Making movies is a long process, one that requires as much time in the editing room as any other part of production. There are many examples throughout Hollywood history where much more time should have been spent in the cutting room, while conversely there are many examples where too much time was spent.
Studios have also often interfered with the film before the process is complete. It is not a new thing, with studio mandated changes to productions going back to the early days of the industry.
Why then is the upcoming release of the Snyder Cut of Justice League getting such traction? The production was infamously troubled, with much of the film being recut and reshot under Joss Whedon after Snyder's tragic departure.
While the film released to theatres was very far from a success, it could still be viewed as something of a triumph over adversity. The fact that it managed to be released at all is an achievement.
What are some other examples of films that have either been released through meddling, or revisited by the director in the years after initial release? Also, what qualifies to be considered alongside the Snyder Cut in the pantheon of Hollywood films? There is no guarantee that any film, once revisited, will either improve upon or give any meaningful expansion to the original - here are some that tried.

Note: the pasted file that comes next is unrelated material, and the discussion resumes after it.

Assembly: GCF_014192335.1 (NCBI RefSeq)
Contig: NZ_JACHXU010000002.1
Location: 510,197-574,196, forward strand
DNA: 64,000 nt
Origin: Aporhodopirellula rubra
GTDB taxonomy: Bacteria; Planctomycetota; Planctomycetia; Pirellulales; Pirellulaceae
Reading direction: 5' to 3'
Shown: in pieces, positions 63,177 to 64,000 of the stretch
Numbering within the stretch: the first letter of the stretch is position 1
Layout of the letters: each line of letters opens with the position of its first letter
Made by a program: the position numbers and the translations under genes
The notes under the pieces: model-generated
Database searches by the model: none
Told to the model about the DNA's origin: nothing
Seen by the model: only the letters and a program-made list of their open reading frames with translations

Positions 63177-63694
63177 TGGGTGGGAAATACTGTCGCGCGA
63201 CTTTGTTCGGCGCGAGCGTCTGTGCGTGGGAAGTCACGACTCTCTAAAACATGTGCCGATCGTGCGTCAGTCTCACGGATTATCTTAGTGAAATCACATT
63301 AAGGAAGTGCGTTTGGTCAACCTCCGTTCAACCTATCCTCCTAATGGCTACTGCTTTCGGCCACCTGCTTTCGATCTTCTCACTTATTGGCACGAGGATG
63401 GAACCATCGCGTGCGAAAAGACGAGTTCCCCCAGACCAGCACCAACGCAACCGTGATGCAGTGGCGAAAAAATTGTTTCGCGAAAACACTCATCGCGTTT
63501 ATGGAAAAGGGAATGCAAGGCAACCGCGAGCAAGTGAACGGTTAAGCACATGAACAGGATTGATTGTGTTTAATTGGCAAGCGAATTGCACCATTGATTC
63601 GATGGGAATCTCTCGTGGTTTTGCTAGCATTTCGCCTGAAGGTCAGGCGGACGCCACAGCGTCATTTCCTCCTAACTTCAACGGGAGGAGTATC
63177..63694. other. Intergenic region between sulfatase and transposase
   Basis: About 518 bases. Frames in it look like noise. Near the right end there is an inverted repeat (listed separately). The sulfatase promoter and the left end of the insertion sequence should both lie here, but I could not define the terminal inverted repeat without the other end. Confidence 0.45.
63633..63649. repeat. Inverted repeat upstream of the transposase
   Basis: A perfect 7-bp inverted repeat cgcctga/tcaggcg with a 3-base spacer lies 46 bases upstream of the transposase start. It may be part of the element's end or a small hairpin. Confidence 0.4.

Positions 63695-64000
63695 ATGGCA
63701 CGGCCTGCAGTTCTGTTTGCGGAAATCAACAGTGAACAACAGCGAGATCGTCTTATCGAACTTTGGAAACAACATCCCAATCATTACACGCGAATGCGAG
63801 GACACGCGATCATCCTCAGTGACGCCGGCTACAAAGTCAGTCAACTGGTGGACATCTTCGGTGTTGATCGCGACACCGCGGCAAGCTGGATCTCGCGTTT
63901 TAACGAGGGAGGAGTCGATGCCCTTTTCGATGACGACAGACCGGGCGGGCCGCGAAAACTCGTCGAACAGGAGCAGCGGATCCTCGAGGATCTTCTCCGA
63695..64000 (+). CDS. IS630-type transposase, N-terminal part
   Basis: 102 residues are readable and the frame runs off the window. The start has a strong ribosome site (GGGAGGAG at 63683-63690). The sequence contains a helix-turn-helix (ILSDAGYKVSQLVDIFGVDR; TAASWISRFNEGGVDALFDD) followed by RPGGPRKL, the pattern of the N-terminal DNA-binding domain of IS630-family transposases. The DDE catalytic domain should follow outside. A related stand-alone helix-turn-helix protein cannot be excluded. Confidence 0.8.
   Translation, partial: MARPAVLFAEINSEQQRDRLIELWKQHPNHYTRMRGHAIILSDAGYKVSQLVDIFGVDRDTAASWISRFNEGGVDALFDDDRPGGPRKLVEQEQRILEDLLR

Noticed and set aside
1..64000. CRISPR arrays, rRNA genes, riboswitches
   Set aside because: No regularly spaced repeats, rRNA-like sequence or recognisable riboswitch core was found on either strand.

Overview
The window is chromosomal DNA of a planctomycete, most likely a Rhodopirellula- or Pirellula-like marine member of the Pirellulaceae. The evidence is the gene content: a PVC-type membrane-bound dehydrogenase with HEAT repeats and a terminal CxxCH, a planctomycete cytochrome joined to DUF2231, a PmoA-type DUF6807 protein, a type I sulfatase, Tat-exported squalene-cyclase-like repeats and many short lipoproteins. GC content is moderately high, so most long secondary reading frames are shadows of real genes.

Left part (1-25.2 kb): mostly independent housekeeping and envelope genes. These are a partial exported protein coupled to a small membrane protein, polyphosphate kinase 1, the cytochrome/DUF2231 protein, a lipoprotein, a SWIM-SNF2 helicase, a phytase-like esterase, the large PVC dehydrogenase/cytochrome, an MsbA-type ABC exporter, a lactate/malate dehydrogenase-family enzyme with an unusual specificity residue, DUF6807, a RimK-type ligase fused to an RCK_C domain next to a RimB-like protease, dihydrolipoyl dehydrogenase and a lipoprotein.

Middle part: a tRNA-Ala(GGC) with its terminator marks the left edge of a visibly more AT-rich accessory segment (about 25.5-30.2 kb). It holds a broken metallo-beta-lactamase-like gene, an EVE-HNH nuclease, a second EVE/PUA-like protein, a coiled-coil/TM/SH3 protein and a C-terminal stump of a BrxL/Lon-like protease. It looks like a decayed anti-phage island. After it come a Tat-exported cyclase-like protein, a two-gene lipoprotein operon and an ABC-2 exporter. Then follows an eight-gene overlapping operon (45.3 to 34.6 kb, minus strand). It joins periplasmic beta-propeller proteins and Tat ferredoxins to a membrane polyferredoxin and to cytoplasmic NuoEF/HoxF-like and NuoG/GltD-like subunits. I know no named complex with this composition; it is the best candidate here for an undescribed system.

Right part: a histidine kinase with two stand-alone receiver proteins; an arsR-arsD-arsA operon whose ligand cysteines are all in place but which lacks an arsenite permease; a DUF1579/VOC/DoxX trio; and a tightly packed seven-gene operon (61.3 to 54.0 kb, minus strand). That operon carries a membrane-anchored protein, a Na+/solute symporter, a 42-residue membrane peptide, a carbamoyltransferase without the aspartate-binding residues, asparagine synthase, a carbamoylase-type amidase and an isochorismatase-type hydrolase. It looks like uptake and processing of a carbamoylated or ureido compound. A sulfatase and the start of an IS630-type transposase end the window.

10. The European Cut - Brazil
There are three distinct versions of Terry Gilliam's dystopian film Brazil. They can be more or less separated by naming them the European Cut, the American Cut and the Love Conquers All Cut, with the European Cut being Gilliam's intended version.
The American Cut was edited by Gilliam for the purpose of syndication. It was a shorter version of the film, with several scenes cut out to make the film fit for home viewing. The opening and closing of the film bear minor differences.
The Love Conquers All Cut is a different beast. This was prepared for release by Universal Boss Sid Sheinberg. It differes significantly from Gilliam's vision. It was edited from 142 minutes down to 94 minutes. Many of the scenes are chopped entirely from the film, or watered down so as to play better on television.
Many of the fantasy scenes are removed and characters explicitly stated to have died in Gilliam's version are simply forgotten here. Some of the violence is toned back and much of the swearing is dubbed over. There is also a scene that implies the Ministry has special, supernatural powers as Harry Tuttle is attacked by paper, without the dream revelation of Gilliam's version.
Gilliam would win the war to have his version released, though both were released for the Criterion LaserDisc and DVD collections. Watching the two of them in comparison isn't quite like watching two films, though it is like watching one film through a thin lens.